Psychological diagnosis is not as reliable as our profession would hope. More than a few times, clients have shown up for counseling with a long list of prior, and periodically contradictory, diagnoses.
I have found that there are problems with a tendency to over-diagnose or under-diagnose due to inaccurate information, insufficient information, and assessor bias. For example, women tend to be diagnosed borderline personality disorder more often than what is warranted, while men who present for treatment are not diagnosed borderline personality disorder as often as it is warranted.
It is possible for art therapy to illicit information that can help correct or adjust problems with diagnosis and therefore enable the establishment a more effective treatment plan.
When a client arrives with a prior diagnosis of schizophrenia, with an attending presentation list of paranoia, hallucinations, delusions, inactivity, flat affect or little emotion, tangential thought, poverty of speech, difficulty connecting and relating to others, plus problems with memory, and at times odd in their presentation – these symptoms would appear to be a slam dunk as a diagnostic confirmation.
Chemical abuse or dependency complicates the above problem because the use of non-prescribed psychoactive drugs can trigger short-term and/or sadly long-term mental illness, sustain mental illness, and mask mental illness.
It is also risky, in fact dangerous, for an uneducated, undereducated, unlicensed and/or uncertified art therapist to challenge any diagnosis at any time due to an image produced in a session. In addition, no one, anywhere, except a licensed medical doctor, can tell a client to reduce or quit their psychotropic medication(s).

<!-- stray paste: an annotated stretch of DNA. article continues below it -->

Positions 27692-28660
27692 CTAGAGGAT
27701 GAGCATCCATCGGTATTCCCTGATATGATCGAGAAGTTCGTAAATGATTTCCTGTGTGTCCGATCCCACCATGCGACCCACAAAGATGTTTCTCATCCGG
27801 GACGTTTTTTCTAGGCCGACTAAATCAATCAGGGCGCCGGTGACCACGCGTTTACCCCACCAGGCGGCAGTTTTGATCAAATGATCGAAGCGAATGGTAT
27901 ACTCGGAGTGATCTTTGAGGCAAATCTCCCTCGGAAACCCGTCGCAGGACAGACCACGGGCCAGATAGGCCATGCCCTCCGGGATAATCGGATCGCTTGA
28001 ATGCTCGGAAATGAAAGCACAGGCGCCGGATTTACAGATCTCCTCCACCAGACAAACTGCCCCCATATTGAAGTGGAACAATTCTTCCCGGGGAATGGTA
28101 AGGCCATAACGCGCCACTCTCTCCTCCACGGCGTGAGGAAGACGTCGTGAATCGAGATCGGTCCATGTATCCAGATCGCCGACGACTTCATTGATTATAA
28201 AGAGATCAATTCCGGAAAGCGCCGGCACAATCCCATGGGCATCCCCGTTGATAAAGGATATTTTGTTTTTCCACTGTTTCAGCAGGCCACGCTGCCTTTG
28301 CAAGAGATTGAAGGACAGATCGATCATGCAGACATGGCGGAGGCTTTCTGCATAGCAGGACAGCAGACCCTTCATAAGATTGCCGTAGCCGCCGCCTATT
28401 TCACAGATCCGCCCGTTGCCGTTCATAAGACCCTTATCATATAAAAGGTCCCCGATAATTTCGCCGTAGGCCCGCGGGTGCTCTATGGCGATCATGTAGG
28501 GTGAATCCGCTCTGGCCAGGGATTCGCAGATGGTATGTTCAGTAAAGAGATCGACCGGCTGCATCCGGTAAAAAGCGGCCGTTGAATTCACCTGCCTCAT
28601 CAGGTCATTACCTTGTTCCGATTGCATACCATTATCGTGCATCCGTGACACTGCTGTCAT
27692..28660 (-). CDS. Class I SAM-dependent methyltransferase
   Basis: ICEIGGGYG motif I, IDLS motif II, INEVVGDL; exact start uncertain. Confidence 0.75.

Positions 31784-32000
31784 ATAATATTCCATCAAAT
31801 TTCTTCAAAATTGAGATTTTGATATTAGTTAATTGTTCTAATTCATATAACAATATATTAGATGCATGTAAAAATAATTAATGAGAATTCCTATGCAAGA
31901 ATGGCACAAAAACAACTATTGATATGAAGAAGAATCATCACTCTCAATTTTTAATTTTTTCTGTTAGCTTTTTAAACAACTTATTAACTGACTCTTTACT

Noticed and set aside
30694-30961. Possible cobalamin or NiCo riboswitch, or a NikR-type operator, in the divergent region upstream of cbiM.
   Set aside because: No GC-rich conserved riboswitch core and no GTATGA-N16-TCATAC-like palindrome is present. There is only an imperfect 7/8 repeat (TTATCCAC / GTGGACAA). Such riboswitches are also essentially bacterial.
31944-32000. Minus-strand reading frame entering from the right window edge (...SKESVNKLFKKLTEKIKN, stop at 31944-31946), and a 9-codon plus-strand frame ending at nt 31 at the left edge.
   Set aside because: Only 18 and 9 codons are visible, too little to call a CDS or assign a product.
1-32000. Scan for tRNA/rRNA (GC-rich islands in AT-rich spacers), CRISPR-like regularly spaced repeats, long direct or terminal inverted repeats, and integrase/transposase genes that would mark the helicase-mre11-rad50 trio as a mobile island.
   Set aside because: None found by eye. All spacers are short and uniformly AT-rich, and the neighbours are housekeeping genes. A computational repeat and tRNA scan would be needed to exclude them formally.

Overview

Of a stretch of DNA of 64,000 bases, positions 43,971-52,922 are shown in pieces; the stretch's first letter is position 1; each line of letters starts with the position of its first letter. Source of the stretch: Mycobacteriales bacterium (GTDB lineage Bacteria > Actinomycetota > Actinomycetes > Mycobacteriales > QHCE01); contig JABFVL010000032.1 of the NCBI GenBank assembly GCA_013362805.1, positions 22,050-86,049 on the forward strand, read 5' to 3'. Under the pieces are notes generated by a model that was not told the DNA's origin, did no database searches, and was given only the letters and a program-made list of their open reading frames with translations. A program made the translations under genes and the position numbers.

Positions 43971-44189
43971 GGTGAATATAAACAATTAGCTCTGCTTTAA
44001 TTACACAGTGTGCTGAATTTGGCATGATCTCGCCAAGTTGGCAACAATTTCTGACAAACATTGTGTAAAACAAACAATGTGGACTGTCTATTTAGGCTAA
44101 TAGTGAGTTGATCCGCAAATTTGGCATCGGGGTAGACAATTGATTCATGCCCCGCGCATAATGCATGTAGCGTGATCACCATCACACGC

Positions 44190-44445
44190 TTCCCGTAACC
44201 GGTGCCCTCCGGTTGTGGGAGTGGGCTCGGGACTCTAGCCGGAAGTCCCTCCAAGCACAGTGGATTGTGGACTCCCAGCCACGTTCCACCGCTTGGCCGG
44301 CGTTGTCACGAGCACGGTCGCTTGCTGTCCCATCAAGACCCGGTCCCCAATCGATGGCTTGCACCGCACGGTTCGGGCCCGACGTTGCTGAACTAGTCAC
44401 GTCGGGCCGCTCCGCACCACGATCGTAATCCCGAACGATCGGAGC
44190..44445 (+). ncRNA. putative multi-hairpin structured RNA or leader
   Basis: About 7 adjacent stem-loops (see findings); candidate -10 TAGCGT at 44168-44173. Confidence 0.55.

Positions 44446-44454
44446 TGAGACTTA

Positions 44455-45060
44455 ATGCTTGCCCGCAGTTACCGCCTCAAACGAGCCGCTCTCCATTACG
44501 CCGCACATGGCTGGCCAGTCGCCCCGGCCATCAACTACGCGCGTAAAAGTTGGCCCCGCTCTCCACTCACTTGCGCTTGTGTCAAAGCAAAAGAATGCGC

All of this said, it can be very powerful to ask a client, who is stable (and with team approval), to paint what the voices are saying, (or have said in the past). This serves to check on the current level of mental health, and/or open the door to new and possibly useful clinical information, and it may also help bypass family rules for keeping secrets.
Once when helping a client paint a life-sized silhouette mandala, I asked about the voices in his head. He was reluctant to say, I imagine, for a myriad of reasons. I asked, “Can you paint them?” He said slowly, “Yes.” I sat silently as he painted, “Shhh, just relax,” and “No one will believe you,” and “This is our secret”.
This question, “Can you paint the voices?” has been, in more than a few cases, a very important power point of nexus,… the beginning of positive change and transformation.
Childhood trauma, is always tragic information to hear. Even so, in this case, I felt a sigh of relief because trauma is treatable to a point of resolution.
Interesting isn’t it how signs and symptoms for one or more diagnoses might be explained by normative or at least understandable responses to profound childhood trauma. How many adult survivors of childhood trauma have experienced, 1) periods of feeling frozen and flat, 2) periods of difficulty speaking in a way that might look like mutism, 3) problems of attachment, especially an avoidance of or difficulty with connecting to other people, 4) intrusive traumatic memory seeming and feeling like a hallucination, 5) moments of severe anxiety, terror, or paranoia, 6) problems with attention and memory and, 7) having an odd presentation or dress such as wearing too many clothes in summer in an effort to hide.
Many people with schizophrenia do not have childhood trauma, but for those who do, identification of trauma is a possible gateway for improvement.
Schizophrenia has a poor trajectory,… those with the diagnosis tend to have a much shorter lifespan than that of the general public. In addition, those with schizophrenia have lives that are chaotic and difficult.
Therefore, if there is a chance for a small window of hope and change, however small, let’s do our best as a profession to find it.
NOTE: All art submissions are posted with a signed authorization to release confidential information. The cases are disguised. This means that they are a conglomerate of several cases, from three decades of work, and from a variety of locations across the United States and abroad.
The art piece above is by a person, well on his way to a better recovery, who was previously misdiagnosed as schizophrenic.